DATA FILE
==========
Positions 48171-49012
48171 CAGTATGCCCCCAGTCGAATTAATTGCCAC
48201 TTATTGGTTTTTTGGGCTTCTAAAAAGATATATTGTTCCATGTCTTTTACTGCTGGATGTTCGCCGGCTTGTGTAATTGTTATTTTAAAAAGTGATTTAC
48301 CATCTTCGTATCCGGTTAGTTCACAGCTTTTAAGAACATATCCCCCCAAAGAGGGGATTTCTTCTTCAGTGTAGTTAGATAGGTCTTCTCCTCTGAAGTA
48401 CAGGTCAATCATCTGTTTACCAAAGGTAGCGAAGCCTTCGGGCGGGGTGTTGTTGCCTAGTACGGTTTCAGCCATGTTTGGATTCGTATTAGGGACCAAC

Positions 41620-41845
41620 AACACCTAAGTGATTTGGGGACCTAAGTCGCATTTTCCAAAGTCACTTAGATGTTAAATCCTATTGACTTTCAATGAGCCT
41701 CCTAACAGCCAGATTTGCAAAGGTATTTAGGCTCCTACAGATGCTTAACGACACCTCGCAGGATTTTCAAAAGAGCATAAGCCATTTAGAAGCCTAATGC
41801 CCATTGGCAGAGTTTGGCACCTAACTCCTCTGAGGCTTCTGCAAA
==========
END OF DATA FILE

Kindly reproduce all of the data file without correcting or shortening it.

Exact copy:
Positions 48171-49012
48171 CAGTATGCCCCCAGTCGAATTAATTGCCAC
48201 TTATTGGTTTTTTGGGCTTCTAAAAAGATATATTGTTCCATGTCTTTTACTGCTGGATGTTCGCCGGCTTGTGTAATTGTTATTTTAAAAAGTGATTTAC
48301 CATCTTCGTATCCGGTTAGTTCACAGCTTTTAAGAACATATCCCCCCAAAGAGGGGATTTCTTCTTCAGTGTAGTTAGATAGGTCTTCTCCTCTGAAGTA
48401 CAGGTCAATCATCTGTTTACCAAAGGTAGCGAAGCCTTCGGGCGGGGTGTTGTTGCCTAGTACGGTTTCAGCCATGTTTGGATTCGTATTAGGGACCAAC

Positions 41620-41845
41620 AACACCTAAGTGATTTGGGGACCTAAGTCGCATTTTCCAAAGTCACTTAGATGTTAAATCCTATTGACTTTCAATGAGCCT
41701 CCTAACAGCCAGATTTGCAAAGGTATTTAGGCTCCTACAGATGCTTAACGACACCTCGCAGGATTTTCAAAAGAGCATAAGCCATTTAGAAGCCTAATGC
41801 CCATTGGCAGAGTTTGGCACCTAACTCCTCTGAGGCTTCTGCAAA